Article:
Nosferatu: A Gothic Industrial Mix product details page

Nosferatu: A Gothic Industrial Mix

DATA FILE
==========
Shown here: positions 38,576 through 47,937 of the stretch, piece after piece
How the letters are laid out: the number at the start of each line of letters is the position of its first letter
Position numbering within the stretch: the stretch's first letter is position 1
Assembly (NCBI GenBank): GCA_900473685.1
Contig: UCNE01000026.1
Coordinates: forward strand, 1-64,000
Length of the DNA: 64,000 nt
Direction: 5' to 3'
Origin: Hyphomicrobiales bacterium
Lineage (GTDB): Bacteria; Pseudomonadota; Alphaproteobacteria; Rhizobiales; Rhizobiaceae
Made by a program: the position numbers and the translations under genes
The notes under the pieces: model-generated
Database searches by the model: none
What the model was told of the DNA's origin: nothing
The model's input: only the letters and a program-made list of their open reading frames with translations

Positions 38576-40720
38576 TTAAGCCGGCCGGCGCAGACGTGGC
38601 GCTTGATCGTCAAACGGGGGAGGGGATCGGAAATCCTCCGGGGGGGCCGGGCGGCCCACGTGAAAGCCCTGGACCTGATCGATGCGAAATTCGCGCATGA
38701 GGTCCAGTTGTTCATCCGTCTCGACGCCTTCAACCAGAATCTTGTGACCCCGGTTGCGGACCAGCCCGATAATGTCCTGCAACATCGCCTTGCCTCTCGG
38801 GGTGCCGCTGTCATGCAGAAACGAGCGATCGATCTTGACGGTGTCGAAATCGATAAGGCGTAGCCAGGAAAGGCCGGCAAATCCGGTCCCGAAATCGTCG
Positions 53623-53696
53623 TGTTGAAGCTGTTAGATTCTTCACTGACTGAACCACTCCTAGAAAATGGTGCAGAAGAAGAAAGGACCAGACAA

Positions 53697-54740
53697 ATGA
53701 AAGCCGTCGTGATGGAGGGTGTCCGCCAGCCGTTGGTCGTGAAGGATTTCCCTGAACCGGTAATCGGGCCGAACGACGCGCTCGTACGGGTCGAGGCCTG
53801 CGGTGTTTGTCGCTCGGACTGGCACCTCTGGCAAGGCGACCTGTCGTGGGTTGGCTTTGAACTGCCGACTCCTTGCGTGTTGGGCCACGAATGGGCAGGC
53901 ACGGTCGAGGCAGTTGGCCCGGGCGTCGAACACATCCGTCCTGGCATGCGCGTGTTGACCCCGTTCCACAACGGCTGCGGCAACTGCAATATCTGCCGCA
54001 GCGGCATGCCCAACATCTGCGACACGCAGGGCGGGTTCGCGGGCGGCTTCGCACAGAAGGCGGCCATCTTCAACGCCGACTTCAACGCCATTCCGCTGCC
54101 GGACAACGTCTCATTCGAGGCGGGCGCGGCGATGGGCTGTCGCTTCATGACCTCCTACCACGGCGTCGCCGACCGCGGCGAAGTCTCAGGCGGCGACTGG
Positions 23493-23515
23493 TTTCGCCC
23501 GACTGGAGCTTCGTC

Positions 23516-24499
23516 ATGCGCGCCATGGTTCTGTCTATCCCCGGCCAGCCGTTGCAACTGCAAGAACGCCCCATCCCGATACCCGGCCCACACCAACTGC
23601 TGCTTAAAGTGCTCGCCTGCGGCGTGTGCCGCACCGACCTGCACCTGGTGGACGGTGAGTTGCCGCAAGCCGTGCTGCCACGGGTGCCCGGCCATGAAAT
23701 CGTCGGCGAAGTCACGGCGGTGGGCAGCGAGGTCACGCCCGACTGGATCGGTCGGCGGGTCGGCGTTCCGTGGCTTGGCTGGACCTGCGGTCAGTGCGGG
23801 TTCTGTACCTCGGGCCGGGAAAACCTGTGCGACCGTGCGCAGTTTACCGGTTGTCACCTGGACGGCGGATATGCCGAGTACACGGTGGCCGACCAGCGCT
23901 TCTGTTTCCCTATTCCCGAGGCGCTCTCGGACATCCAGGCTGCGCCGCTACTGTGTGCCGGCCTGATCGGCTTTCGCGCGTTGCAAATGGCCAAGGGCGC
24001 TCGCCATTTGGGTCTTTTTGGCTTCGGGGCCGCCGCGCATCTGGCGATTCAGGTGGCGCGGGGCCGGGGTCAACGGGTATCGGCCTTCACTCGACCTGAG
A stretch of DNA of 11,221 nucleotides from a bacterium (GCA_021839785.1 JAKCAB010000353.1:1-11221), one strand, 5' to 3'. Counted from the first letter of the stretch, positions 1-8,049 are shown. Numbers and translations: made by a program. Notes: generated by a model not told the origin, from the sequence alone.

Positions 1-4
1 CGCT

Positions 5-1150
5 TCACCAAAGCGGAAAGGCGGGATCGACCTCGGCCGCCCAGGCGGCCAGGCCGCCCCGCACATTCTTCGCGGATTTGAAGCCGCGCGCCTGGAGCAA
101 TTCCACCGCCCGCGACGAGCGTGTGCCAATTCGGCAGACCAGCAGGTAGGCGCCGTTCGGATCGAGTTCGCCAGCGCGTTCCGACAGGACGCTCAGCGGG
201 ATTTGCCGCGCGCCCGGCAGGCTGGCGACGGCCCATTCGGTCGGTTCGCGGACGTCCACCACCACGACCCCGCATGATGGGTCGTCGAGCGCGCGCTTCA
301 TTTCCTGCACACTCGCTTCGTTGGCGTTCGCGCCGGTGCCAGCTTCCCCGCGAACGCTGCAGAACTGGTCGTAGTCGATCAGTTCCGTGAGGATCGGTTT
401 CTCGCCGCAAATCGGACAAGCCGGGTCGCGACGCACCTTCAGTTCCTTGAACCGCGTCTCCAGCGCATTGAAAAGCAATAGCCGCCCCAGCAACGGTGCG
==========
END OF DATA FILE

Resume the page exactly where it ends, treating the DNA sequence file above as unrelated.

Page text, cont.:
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The film that brought one of German cinema's masters to international attention, F.W. Murnau's Nosferatu (1922) is also one of the best screen versions of -Dracula, even if the Bram Stoker source received no credit. Eschewing the elaborately artificial studio-bound sets that gave most German Expressionist films their luridly somber mood, Murnau used actual central European locations for his vampire tale, and he created a foreboding atmosphere through such cinematic techniques as negative exposures and stop-motion photography. Shot by Fritz Arno Wagner, the dramatic shadows and low angles that made Max Schreck's Dracula-esque vampire tower over his environs intensified the already frightening presence of Schreck's deathly vampire makeup. The effect of the low angles was not lost on Orson Welles and Gregg Toland when they made Citizen Kane (1941). Though some critics have noted that the stop-motion effects have not aged particularly well, Nosferatu's air of almost apocalyptic doom remains timeless, and Murnau's combination of real locations and a superhuman monster is a key precursor to, among others, Alfred Hitchcock's horror of the everyday and familiar. Lucia Bozzola, All Movie Guide